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Washington has gotten deficit religion, or at least that’s what you’d infer from recent rhetoric. From the president to congressional leaders to the newest representative elected by tea party supporters, everyone in town promises to bring the federal deficit under control. Maybe not this year—the economy is still too fragile—but soon. The president wants to freeze discretionary spending for the next five years. Republicans promise to cut this year’s spending by $100 billion—or maybe less because we’re already halfway through fiscal 2011. But actions speak louder than words and recent actions show no real signs of increased fiscal responsibility.
The Congressional Budget Office’s release last week of its semiannual budget projections showed how hard the job will be and how much worse the situation has gotten. CBO’s official estimates by law assume current law—in particular, that scheduled tax increases will actually occur. Last August’s estimate showed the federal deficit shrinking rapidly from 8.9 percent of GDP last year to 7 percent this year and less than 3 percent the last half of this decade (see red area in first graph). From there, reaching budget balance seemed feasible: trim spending, raise taxes a bit, and you’re there.
Then came December’s compromise tax bill that temporarily extended the Bush-era tax cuts and others from the 2009 stimulus bill and also added a one-year payroll tax cut. Deficits balloon for the next two years—to nearly 10 percent of GDP this year and not much lower next—and are marginally higher than the August estimates for the rest of the decade. Balancing the budget became even harder. Note that not all of the deficit increase derived from the tax bill: CBO projected a weaker economy than it had anticipated in August, which meant both lower revenues and higher spending over the next few years. Even so, however, the deficit would still hover just over 3 percent of GDP after 2015, a manageable level if the economy returns to normal growth.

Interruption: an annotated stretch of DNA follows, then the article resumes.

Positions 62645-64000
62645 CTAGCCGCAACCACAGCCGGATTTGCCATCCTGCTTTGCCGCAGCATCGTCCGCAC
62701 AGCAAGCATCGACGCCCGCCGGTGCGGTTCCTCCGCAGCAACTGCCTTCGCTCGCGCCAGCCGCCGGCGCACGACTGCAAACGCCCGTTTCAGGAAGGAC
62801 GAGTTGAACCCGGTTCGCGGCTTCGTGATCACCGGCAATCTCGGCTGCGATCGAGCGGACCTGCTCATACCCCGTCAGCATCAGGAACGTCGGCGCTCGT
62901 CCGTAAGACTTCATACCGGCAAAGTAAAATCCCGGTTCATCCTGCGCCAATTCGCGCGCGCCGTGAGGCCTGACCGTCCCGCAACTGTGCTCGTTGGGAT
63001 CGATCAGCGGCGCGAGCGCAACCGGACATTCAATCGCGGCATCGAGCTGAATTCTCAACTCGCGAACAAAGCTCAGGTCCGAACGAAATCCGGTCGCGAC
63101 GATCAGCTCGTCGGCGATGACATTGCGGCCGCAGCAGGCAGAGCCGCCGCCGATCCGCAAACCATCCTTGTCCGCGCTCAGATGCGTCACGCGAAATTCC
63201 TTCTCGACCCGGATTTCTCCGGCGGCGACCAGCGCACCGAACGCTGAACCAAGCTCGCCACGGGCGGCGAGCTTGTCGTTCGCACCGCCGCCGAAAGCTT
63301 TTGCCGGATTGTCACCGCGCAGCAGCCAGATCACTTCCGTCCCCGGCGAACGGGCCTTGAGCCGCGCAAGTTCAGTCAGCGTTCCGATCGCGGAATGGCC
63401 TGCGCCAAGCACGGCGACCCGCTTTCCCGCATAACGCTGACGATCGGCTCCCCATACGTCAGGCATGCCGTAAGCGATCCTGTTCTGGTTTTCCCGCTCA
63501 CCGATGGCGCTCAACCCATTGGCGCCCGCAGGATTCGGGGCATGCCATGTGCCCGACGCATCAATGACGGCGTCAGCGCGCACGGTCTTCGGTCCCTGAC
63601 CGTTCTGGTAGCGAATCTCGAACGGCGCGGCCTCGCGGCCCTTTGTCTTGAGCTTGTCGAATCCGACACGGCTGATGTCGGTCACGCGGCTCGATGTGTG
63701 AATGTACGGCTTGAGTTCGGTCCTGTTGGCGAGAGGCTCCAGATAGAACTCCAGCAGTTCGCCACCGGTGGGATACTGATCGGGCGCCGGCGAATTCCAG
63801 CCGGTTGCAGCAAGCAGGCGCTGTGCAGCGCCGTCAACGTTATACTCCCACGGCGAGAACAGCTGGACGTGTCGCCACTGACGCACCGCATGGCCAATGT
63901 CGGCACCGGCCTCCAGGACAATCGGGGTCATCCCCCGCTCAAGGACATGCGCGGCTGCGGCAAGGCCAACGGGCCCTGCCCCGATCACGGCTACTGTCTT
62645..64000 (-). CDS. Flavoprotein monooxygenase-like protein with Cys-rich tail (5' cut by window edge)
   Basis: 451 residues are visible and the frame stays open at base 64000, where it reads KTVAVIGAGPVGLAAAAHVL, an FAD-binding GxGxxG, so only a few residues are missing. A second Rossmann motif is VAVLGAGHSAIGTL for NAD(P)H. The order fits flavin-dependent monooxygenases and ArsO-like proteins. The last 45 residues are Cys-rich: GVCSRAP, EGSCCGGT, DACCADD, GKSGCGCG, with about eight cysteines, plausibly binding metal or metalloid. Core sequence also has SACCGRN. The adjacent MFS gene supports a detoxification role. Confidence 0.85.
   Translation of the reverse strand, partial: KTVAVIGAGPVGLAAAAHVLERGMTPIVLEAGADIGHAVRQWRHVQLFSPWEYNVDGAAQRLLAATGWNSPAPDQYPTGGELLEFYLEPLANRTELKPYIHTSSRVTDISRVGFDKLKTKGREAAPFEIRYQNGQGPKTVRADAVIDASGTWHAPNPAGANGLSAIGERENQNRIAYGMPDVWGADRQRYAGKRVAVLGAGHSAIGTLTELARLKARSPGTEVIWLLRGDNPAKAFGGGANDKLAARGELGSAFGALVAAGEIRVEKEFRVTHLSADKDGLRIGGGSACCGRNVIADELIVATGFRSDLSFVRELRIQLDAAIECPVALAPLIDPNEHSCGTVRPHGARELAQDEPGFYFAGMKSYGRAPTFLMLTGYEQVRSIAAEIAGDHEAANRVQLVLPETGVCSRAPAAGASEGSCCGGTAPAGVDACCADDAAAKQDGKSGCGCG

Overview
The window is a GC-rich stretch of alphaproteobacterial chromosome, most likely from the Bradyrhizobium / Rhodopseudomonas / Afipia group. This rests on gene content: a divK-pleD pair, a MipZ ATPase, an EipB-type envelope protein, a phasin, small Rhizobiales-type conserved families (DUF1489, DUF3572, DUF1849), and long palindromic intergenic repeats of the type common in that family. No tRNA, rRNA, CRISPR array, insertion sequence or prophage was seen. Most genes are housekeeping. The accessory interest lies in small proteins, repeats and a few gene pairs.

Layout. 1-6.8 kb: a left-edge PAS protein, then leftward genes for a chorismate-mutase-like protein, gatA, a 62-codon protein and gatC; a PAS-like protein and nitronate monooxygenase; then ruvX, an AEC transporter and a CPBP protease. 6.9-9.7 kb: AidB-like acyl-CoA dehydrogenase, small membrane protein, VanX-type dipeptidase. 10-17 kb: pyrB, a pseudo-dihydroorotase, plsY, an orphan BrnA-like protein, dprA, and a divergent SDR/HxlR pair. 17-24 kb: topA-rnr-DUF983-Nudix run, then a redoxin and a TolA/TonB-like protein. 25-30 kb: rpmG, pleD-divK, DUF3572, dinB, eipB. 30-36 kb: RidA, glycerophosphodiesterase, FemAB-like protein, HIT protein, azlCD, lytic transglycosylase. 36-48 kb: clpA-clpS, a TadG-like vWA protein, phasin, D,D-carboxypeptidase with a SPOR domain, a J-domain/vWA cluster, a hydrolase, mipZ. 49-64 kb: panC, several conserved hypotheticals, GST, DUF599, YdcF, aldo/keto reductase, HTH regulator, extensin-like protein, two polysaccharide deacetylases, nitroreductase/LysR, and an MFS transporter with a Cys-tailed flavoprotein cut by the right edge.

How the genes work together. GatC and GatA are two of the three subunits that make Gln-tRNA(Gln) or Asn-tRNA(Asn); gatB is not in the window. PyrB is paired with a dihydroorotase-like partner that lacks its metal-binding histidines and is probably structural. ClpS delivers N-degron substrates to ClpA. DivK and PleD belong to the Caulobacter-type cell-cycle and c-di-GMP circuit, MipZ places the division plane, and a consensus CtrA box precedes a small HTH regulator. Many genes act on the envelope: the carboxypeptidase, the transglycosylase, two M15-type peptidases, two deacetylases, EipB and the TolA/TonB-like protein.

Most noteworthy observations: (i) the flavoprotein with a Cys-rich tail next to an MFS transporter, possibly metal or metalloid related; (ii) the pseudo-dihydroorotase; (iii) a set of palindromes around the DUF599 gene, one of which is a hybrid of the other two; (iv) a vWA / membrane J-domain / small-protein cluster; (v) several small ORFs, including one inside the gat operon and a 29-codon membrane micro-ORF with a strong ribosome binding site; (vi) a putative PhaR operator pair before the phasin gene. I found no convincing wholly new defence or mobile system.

But every budget maven knows that CBO’s mandated assumption of current law playing out in the future clashes with reality. On the tax side, Congress is almost certain to extend most, if not all, of the Bush-era tax cuts beyond their scheduled expiration in 2013. And many observers are betting that at least some of the tax cuts from the 2009 stimulus will live past their expiration dates too. Extend all of those and the annual deficit roughly doubles (see dark pink area in the second graph). If we also include the so-called extenders—tax provisions that Congress renews each year—the deficit swells another half percentage point (the light pink area in the graph). In 2020, the deficit would exceed $1.5 trillion.
We’ve given this lesson before but can’t repeat it often enough: continuing to extend the tax cuts from the past decade digs a budget hole too deep to climb out of by cutting spending unless we’re willing to slice away more than just waste, fraud, and abuse. And on the other side of the ledger, as Rosanne Altshuler, Katie Lim, and I showed in a 2010 paper, tax increases big enough to tame fiscal deficits by themselves are probably both politically infeasible and economically unwise.
Almost everyone agrees that trying to balance the federal budget while the economic recovery remains fragile makes little sense. But the new CBO numbers remind us once again that we can’t continue to ignore fiscal deficits and that solutions will involve both lower spending and higher taxes.
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